His Three Holy Sonnets (inspired by Donne's "Spit in My Face," "Death Be Not Proud," and "I am a little world") were written when he was fifteen. And I'm still thinking about how Stravinsky looked at the score and wrote "I know" on it. So many possible reasons to write such a thing!

Interesting to have good work remaining from the teen years. I regret throwing away all my poems when I was twenty and graduated from college. They were fantastical and full of youth, whatever else they were. In love with sound and enchantment. And I should never have gone on to graduate school. It was not good for my poems. Unlearning took me a long time.


Though I've been doing too much travel and have too many strenuous things to accomplish this year (not bookish things!), I'm again thinking about writing another long poem, as I mentioned before. I've been surprised by how many people have read and liked Thaliad (that is, in the smaller scale numbers of poetry), but even more years of Western cultural decay have passed by since that poem was published, so that I find that I now have some doubt of readers picking up a long formal poem.

But I still might do it, at least for myself. I have a good deal of work I've never tried to publish, and not everything has to be sent out in the world. Still pondering.

Friday, July 23, 2021

Rain-poem, rumination, Russian

Poem at NAA: 

Woman, Tree, Rain

I'd forgotten this poem by the time it appeared. I've written stories with women in trees, and wrote a whole novel once that kept a woman high in a redwood. I've written poems that were self-portraits-as-dryad, and trees often invade my lines. So it wasn't surprising to reread and find that by the close I had found it worthwhile to communicate with a tree.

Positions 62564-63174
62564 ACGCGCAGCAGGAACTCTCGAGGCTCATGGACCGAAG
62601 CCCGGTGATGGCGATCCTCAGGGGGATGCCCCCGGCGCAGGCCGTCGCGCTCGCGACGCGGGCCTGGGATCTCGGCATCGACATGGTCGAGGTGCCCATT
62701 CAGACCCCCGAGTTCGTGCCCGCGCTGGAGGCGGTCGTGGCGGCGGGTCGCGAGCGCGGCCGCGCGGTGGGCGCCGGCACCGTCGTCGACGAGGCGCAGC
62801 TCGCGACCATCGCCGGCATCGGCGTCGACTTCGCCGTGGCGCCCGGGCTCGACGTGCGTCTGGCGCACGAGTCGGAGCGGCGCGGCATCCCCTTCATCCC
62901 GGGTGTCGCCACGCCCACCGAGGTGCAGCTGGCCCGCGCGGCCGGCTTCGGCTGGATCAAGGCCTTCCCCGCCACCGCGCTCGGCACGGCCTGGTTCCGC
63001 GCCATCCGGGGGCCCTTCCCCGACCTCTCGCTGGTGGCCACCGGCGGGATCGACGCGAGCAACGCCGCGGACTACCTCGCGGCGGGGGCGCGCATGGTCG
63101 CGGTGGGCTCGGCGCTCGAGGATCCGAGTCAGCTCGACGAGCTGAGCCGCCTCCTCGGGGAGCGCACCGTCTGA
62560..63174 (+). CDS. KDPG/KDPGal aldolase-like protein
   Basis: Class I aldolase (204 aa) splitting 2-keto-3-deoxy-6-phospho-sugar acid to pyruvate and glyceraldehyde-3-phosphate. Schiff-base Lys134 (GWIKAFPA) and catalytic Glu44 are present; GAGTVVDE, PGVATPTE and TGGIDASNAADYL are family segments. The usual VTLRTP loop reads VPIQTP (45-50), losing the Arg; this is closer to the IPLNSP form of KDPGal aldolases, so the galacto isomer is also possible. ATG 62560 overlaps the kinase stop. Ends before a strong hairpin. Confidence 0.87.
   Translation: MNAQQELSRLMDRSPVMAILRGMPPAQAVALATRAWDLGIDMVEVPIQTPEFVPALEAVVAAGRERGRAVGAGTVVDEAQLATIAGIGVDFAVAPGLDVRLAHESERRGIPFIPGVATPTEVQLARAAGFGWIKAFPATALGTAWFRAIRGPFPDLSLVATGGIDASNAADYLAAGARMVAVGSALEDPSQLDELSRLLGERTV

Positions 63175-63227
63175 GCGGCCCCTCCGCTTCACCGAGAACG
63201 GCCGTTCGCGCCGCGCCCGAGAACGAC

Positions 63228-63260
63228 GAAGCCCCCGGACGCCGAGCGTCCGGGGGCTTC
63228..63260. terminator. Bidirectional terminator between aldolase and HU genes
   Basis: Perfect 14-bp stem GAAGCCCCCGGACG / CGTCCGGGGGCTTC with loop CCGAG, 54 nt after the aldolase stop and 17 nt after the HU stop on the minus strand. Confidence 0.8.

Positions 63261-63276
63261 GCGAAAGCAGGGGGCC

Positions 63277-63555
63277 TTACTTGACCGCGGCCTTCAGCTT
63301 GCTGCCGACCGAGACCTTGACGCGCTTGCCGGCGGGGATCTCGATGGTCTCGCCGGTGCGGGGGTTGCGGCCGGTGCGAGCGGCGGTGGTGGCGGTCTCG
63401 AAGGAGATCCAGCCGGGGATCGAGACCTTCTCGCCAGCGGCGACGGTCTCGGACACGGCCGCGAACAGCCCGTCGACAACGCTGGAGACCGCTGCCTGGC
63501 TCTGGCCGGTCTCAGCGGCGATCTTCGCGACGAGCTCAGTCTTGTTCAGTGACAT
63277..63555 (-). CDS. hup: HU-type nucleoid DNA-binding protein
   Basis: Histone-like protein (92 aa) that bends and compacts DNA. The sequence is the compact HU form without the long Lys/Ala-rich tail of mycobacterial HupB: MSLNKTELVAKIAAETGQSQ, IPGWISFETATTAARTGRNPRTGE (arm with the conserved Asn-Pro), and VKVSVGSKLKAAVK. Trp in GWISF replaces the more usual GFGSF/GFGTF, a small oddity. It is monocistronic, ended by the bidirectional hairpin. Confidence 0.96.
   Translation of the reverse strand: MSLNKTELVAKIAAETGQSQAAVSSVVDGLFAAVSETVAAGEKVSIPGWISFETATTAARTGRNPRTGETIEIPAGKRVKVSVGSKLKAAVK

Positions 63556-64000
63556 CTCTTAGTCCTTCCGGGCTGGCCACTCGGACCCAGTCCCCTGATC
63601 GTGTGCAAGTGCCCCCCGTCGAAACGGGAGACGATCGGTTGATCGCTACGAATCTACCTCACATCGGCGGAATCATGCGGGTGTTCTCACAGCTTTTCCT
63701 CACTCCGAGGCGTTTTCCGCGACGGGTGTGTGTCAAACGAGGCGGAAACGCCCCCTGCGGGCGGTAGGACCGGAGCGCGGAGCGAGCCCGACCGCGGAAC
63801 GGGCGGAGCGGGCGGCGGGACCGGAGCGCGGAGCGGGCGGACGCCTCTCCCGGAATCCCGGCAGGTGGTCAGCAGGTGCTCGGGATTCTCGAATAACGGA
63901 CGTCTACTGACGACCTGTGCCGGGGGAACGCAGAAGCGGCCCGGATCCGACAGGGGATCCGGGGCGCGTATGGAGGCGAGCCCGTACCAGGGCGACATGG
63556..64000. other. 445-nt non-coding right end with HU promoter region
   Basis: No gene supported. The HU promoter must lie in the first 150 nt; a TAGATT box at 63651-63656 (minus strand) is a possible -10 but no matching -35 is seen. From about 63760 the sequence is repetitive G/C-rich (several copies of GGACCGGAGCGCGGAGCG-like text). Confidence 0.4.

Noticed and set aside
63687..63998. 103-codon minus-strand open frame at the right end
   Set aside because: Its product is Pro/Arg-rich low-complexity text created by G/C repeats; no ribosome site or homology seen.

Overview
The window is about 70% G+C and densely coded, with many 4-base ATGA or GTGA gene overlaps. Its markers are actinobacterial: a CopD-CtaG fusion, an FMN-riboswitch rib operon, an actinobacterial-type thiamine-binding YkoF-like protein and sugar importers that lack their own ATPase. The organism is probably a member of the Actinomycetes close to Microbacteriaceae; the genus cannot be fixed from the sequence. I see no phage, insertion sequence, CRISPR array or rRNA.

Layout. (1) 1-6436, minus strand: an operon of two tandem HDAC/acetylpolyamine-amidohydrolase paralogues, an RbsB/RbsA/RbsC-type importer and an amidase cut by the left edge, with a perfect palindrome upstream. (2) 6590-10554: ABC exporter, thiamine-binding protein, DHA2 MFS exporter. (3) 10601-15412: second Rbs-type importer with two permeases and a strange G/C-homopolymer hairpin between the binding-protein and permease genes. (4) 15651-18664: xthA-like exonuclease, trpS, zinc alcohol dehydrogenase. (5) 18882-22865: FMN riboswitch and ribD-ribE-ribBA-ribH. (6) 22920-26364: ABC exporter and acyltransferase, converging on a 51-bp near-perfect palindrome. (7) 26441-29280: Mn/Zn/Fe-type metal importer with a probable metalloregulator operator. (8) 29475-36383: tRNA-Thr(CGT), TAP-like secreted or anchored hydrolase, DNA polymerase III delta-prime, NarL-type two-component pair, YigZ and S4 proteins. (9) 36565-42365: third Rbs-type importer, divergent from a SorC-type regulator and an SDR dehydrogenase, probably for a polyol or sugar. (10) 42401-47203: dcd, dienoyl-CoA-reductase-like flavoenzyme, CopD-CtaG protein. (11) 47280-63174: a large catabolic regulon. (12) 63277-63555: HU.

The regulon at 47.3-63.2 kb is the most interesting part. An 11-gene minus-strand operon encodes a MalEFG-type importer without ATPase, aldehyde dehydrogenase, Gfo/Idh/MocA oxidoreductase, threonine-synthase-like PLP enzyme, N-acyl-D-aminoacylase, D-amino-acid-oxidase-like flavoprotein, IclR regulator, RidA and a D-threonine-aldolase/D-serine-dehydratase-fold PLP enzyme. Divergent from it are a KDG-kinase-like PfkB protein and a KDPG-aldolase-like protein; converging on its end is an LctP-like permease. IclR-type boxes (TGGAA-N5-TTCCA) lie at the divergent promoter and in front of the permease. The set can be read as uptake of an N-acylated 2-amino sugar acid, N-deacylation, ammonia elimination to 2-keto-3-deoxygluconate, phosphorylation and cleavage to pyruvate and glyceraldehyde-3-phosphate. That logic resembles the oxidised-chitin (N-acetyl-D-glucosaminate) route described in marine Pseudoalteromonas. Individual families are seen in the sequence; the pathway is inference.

Thoreau crept in, who also loves trees, and also those wandering Walden-girls who pick up radiant leaves. I suppose the whole poem is a sort of gathered leaf that "improved the time." And who I am but one of those girls, grown older? A noticing sort of girl who picks up leaves.

And what does it mean to see the a tree as the axis mundi, the center of the turning world? The tree from that mountain garden of Eden, the knowledge of good and evil, turned by legend into the cross on the hill that drips blood onto the buried skull of Adam? I hadn't remembered the poem, and so was surprised that the leaves become a series of radiant words.